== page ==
• Is the fire small and contained?
  • Are you safe from toxic smoke?
  • Do you have a way to escape?
  • Do your instincts tell you it’s OK?

If you’ve answered “yes” to those questions, the National Fire Protection Association recommends remembering “P.A.S.S.” when it’s time to use your extinguisher:

  • Pull the pin.
  • Aim the nozzle or hose at the base of the fire.
  • Squeeze the lever.
  • Sweep the hose from side to side. Once the fire is out, remain aware, because it can re-ignite.

Maintaining a Fire Extinguisher

It’s easy to just put an extinguisher in your kitchen cabinet and forget about it. But, by doing that, you run the risk of it not working when you need it most.

According to the U.S. Fire Administration, some need to be shaken monthly, and others need to be pressure tested periodically. Follow the instructions on your specific extinguisher. Also, check regularly to make sure it’s not damaged, rusted or dirty.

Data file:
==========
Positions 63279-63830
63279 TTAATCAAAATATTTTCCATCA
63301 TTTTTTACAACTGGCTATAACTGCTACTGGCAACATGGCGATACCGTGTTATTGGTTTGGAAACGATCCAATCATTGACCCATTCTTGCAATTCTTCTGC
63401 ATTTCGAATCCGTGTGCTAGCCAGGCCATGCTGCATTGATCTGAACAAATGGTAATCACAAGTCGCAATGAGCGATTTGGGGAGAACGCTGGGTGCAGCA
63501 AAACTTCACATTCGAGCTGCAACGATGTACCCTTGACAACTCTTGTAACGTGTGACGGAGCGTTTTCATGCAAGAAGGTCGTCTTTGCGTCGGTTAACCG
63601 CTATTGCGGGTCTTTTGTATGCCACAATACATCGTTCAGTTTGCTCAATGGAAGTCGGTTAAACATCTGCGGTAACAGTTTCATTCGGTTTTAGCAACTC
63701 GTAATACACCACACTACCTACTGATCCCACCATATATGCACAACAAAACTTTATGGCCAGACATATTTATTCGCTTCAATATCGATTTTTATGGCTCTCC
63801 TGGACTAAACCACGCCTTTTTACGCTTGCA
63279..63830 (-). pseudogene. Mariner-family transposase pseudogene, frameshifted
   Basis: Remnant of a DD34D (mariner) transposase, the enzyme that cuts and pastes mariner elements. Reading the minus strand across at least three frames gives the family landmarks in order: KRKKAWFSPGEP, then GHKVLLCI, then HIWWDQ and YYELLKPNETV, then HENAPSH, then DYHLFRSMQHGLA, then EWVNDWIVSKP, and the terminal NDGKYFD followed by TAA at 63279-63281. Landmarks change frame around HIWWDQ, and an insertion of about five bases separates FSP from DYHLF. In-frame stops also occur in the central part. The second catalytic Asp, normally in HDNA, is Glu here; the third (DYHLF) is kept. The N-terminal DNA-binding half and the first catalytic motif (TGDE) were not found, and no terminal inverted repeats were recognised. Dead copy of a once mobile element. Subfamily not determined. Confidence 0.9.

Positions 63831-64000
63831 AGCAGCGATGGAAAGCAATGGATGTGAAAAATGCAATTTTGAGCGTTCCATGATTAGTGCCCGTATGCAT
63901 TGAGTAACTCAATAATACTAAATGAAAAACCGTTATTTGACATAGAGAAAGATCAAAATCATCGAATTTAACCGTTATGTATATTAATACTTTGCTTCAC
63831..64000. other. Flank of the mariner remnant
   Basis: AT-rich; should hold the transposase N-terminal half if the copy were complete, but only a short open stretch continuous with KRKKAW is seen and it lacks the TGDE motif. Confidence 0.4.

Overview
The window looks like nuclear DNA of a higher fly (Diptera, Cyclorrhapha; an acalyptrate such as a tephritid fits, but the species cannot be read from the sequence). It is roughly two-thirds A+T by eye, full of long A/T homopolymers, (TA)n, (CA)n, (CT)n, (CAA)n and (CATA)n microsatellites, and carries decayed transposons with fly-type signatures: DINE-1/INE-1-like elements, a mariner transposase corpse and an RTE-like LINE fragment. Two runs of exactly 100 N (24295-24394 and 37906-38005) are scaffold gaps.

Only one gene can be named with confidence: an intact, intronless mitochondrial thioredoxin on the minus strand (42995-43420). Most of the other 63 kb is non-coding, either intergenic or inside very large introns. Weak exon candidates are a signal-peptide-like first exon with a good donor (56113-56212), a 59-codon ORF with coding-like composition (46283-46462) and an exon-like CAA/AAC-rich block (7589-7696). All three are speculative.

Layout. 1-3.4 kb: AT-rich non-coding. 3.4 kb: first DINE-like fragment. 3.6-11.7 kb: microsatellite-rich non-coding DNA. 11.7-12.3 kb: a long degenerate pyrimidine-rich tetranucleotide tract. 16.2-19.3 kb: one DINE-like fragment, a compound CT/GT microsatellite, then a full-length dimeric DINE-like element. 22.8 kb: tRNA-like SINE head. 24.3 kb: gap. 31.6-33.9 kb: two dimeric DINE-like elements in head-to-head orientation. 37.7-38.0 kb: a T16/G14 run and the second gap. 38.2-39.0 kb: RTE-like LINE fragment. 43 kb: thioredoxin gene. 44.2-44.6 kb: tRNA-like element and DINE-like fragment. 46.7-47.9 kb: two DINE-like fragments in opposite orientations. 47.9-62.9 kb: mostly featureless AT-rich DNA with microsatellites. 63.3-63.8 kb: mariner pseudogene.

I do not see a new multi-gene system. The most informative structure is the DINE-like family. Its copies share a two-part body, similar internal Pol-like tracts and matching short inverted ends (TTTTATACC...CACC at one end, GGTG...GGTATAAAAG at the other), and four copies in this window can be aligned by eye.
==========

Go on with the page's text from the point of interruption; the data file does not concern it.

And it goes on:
Remember, a fire extinguisher won’t do you any good if it doesn’t work, and it won’t help if you can’t get to it, either. So, ensure it’s in an accessible place, not buried in the back of a closet.

Finally, don’t ever forget that sometimes your best bet is not using an extinguisher at all. It’s using your family escape plan to get you and your loved ones out of danger. If there’s any doubt, get out!

Reposted with permission from the original author, Safeco Insurance.


emily bennette

Tuesday, May 17, 2016 at 11:41pm EDT

This is some really good information about how you can protect your home from fires. I agree with what you said about making sure your fire extinguisher is well maintained. That does seem like a good idea if you want to protect your home from fires.

Amanda Drew

Wednesday, August 16, 2017 at 3:23pm EDT

Thanks for letting me know that a Class A, B, and C type fire extinguisher is a good choice to have in the house. I’m going to be moving into a home soon, and I want to be sure that it won’t burn down. I’ll have to find at least one extinguisher to put into my future home.